Unknown number of asymptomatic coronavirus carriers in China raises concerns of second wave
Number of known asymptomatic cases is classified, and not included in official data but sources say it could be more than 40,000.
The existence of a substantial but unknown number of asymptomatic carriers of coronavirus in China has raised concerns among the public that people could still be spreading COVID-19 without knowing they are sick.
As the virus continues to wreak havoc across the world, China is close to declaring victory and is already easing travel restrictions. The border of Hubei province, epicentre of the virus, opened on Wednesday after a two-month shutdown.
But there are concerns that the end of the lockdown will release thousands of infectious people back into circulation.
Asymptomatic cases present a huge challenge in the control of infectious disease, making it harder to detect and stop transmission.
In China, the number of known asymptomatic cases is classified, and it is not included in the official data, though the South China Morning Post, citing unpublished official documents, recently said it was more than 40,000.
China had reported 81,218 coronavirus cases, and 3,281 deaths by the end of Tuesday.
Asymptomatic cases are currently found through “contact tracing”. China identifies people exposed to someone with a confirmed diagnosis, and if they test positive, they are quarantined whether or not they manifest symptoms.
“Asymptomatic patients have all been discovered during our contact tracing,” said Wu Zunyou of the China Center for Disease Control and Prevention at a briefing on Tuesday. “So will they be able to create transmission? They won’t.”
Still, the failure to include them in the official data has raised concerns about Beijing’s commitment to transparency, and some experts say it could also create a misleading picture about how the epidemic spreads and whether or not it is under control.
Despite recording zero new infections from March 18 to March 22, the COVID-19 hotspot city of Wuhan disclosed on March 20 that one newly diagnosed case was not included in the official data because the patient, a 62-year old man surnamed Zhang had shown no symptoms.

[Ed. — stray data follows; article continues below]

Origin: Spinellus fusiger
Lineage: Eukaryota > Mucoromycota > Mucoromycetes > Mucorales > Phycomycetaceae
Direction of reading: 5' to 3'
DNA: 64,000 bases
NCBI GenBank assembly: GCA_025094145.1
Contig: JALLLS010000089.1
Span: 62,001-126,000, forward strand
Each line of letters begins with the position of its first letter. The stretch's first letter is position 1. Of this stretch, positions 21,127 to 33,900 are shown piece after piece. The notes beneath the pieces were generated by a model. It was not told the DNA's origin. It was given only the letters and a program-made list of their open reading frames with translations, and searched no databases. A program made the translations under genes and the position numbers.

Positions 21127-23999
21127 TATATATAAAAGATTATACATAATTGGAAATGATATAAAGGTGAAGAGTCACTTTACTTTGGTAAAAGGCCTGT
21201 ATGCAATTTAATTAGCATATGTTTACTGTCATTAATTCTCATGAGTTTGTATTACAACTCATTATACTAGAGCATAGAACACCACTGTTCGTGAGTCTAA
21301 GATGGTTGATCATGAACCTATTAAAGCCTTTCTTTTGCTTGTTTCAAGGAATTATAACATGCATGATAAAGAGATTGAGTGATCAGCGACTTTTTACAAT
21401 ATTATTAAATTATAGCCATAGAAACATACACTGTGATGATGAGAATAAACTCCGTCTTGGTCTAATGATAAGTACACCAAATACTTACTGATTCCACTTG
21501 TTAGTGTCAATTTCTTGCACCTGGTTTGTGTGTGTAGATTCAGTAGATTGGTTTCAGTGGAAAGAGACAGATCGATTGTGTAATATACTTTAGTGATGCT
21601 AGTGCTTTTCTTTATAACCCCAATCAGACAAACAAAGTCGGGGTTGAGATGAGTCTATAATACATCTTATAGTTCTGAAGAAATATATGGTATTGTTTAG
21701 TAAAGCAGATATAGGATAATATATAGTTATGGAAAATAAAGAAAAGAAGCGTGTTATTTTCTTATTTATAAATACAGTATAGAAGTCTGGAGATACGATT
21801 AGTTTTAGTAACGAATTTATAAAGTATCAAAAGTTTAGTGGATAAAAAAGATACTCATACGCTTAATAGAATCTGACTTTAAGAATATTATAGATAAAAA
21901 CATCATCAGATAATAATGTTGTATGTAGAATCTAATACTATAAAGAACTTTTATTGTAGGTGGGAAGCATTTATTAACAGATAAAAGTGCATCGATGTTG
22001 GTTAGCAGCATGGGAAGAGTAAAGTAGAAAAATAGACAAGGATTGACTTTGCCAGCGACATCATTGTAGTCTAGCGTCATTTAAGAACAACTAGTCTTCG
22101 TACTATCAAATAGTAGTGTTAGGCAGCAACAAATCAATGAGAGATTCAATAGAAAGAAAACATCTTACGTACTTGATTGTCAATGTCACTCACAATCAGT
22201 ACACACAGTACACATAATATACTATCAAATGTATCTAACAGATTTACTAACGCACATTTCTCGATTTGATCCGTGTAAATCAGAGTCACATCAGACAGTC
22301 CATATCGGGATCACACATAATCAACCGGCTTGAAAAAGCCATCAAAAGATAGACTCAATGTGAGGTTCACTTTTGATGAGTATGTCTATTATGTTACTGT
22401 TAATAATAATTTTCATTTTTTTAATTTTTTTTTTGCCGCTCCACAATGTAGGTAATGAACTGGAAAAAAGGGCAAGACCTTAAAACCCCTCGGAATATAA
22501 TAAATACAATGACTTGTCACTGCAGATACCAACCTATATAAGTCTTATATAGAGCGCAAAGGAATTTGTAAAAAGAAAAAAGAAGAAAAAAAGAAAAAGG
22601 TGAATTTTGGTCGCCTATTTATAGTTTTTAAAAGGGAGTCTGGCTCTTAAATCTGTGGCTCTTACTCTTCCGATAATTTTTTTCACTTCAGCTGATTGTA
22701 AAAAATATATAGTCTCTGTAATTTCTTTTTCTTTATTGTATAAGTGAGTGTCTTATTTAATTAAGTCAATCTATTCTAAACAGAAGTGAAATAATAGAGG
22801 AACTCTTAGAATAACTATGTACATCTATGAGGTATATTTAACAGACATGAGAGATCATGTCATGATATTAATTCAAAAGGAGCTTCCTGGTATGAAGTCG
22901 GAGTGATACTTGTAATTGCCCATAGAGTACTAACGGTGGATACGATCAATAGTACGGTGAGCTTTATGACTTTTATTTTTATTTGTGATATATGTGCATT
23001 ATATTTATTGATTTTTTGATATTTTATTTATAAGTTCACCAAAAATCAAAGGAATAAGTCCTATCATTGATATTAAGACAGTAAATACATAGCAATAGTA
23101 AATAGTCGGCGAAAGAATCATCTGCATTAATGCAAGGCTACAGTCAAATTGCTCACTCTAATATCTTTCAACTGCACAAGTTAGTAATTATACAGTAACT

Citing hospital sources, the news magazine Caixin also reported that a new case in Wuhan on Tuesday was a doctor who had been infected by an asymptomatic patient.
China says asymptomatic patients will be added to the list of confirmed patients if they show symptoms at a later stage. But it remains unclear how many asymptomatic cases remain undiagnosed and therefore unquarantined.
Some experts warn that undetected, asymptomatic patients could create fresh transmission routes once lockdowns are eased.
“It is especially concerning given that many countries have yet to implement sufficient levels of widespread community testing,” said Adam Kamradt-Scott, a public health specialist at the University of Sydney.
It is also unclear how much they might infect others.
“We know that that is possible, but we do not believe that that’s a major driver of transmission,” said Maria Van Kerkhove of the World Health Organization at a briefing early in March.
New studies show that asymptomatic carriers could pose risks. One analysis of the Diamond Princess cruise ship outbreak showed that 33 of the 104 infected passengers remained asymptomatic even after an average of 10 days of observation at the Self-Defense Forces Central Hospital in Japan.
While many appeared healthy throughout, a few other initially asymptomatic passengers quickly became seriously ill.
Another study published on March 23, looking at cases in the southwestern Chinese city of Chongqing, said 18% of patients were asymptomatic. Another even found that people are more likely to transmit the disease when symptoms are at their mildest.
The Yale School of Public Health said the existence of presymptomatic (asymptomatic) patients meant that screening procedures at airports and other points of entry were insufficient to prevent the coronavirus passing from China to other countries.
“The real picture will only come to light when we have a serological test to find out who has been infected,” said Ian Henderson, Director of the Institute for Molecular Bioscience at Queensland University.
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